History of Quebec

 

Québec, during the colonial era was ruled by several Aboriginal groups who are still the area’s residents to date. Among them were the Mohawks who were along St Lawrence River, the Cree were above them and the Innu who was then at the far-east and far north are still its residents currently. The Inuit were in the remote areas in the far north. In 1535, Jacques Cartier who was a French explorer landed in Québec city. Another French man, Samuel de Champlain was the first to hear and record the word ‘kebec’ which meant where the river narrows. In 1608, he put up settlements in Québec city.

 

In the entire 17th century, the English and the French have quarrels and skirmishes over who would control Canada. In 1759, the English had the last battle that saw them victorious in the Abraham plains in Québec city. The English men became the winners of the colonial sweepstake in Canada. Henceforth, the French ceased to rule the area and returned to their country.

 

In the 1770s, thousands of Britons who were loyalists fled from the American Revolution and what was the new colony was divided into today’s Ontario which is the upper section and Québec which is the lower section. The French, in fact, almost all settled in Ontario. The struggles for power and dominion between the French and the Americans over the area prolonged to the 1800s. The Lower Canada joined the Canadian confederation later as Québec in 1867.

 

In the 20th century, Québec began changing from being a rural and agricultural society that was full of plantations, food crop and cash crop farming into an urban and industrialized city. So many industries were put up both manufacturing, processing and service industries. Still, it maintained to be an educational and religious center based on the principles of the Catholic Church. There are so many educational centers, kindergartens, primary schools, secondary schools, tertiary institutions, universities and colleges have been built. The religious principals have had immense power and haven’t failed to date. From a research that was conducted recently, 90% of the population in Québec is of the Roman Catholic.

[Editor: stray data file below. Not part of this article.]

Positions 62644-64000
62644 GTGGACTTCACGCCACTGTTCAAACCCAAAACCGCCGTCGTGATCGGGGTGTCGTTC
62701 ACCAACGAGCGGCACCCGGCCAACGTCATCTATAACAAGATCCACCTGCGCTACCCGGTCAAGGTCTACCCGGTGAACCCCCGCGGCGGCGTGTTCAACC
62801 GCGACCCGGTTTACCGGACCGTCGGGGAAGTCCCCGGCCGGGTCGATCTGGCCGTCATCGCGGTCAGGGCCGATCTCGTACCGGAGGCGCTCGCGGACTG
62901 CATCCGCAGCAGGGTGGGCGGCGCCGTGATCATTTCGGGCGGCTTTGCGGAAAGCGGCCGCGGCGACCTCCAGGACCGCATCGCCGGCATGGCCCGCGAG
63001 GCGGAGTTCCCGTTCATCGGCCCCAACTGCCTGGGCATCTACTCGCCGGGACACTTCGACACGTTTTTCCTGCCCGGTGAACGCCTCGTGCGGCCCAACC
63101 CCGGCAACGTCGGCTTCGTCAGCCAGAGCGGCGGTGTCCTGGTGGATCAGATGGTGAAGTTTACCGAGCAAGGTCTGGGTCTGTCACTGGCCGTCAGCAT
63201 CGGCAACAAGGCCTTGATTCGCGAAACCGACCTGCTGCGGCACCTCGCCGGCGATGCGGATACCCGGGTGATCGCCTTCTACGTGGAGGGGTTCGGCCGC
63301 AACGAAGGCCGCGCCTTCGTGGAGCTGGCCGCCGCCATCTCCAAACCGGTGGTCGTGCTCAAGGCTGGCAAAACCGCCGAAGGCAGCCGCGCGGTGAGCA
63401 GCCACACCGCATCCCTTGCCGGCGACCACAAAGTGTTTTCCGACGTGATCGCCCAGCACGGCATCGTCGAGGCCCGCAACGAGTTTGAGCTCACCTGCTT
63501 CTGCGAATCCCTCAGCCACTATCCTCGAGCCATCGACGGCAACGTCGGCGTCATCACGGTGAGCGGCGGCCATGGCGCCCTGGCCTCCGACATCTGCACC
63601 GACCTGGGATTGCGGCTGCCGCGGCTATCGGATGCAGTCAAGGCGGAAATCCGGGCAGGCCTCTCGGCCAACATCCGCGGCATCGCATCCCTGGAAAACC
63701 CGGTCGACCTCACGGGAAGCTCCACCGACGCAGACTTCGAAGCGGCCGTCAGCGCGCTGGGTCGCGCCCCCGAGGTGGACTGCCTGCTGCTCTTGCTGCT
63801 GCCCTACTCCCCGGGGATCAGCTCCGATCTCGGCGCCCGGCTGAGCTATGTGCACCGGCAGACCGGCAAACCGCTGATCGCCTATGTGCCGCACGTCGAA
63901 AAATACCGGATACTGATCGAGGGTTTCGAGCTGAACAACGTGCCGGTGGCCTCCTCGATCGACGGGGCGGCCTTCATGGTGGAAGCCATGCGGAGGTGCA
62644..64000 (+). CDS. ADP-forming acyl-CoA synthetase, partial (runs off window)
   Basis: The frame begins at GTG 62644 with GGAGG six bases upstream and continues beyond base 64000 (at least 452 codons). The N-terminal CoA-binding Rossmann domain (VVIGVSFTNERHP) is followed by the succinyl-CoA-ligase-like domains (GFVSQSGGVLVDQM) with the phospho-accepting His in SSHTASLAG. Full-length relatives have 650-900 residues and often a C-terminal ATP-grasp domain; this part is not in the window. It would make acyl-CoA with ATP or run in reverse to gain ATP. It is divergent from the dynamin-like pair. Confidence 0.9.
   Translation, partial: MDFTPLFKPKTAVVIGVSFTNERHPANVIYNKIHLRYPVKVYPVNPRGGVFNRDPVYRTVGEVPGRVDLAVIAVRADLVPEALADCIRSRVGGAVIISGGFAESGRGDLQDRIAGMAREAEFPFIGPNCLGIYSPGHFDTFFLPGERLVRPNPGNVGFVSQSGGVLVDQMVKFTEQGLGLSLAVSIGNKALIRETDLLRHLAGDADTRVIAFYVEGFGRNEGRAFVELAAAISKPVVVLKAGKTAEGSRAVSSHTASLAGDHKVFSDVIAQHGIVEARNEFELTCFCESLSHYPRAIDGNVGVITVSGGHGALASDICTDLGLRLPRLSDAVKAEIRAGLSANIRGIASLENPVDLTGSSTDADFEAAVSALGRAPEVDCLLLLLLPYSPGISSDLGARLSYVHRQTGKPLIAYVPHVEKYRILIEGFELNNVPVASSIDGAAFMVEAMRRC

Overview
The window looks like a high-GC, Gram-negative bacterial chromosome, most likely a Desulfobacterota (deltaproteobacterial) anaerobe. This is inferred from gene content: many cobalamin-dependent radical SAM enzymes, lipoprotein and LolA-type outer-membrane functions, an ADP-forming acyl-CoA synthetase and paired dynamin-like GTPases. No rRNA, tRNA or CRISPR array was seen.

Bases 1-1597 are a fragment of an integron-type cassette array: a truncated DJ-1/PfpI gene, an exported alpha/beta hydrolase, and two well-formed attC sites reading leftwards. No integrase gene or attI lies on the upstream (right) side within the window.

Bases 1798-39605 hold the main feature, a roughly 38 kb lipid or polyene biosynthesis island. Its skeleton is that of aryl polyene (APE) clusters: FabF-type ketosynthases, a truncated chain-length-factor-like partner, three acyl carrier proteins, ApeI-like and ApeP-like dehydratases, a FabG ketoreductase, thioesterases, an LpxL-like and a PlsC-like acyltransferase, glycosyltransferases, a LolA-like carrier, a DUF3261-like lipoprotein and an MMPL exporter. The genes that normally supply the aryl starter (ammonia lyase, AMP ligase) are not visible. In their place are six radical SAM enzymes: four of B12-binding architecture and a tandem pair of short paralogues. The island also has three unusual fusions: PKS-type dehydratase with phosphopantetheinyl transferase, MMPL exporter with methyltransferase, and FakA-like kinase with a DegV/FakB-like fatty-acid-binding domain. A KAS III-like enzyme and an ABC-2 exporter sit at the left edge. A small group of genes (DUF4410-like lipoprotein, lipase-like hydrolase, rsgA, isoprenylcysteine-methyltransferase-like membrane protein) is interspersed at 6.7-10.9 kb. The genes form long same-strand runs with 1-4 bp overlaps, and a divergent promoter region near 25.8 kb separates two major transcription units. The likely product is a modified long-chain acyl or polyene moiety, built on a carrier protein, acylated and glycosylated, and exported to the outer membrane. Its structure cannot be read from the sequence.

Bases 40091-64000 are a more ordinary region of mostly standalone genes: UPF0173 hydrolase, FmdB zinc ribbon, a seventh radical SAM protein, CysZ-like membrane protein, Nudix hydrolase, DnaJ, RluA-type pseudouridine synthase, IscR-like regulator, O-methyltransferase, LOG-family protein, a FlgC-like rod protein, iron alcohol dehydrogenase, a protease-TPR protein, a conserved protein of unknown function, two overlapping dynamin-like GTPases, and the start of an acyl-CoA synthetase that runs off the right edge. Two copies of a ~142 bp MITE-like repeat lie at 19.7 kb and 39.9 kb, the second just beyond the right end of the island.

There were tumultuous in the 1960s that brought about the Quiet Revolution. During this time, all the aspects that were of the francophone society were all deeply scrutinized, assessed and overhauled. The extremists and the intellectuals had a debate on the independence prospects of Canada. The people of Québec began to notice and appreciate their sense of nationhood.

 

The pro-independence party that was formed in 1968 became the most powerful and the ruling party in 1976. The party was headed by a charismatic person who was called Rene Levesque. After this, there have been two referendums that were held in separate times and the people voted No on the issue of separating Québec from Canada. Currently, the idea of Québec being independent is not as attractive to the young generation who have more global concerns. There have been riots, clashes or skirmishes regarding the separation. In our next historical stories, find out when using ricotta in lasagna began.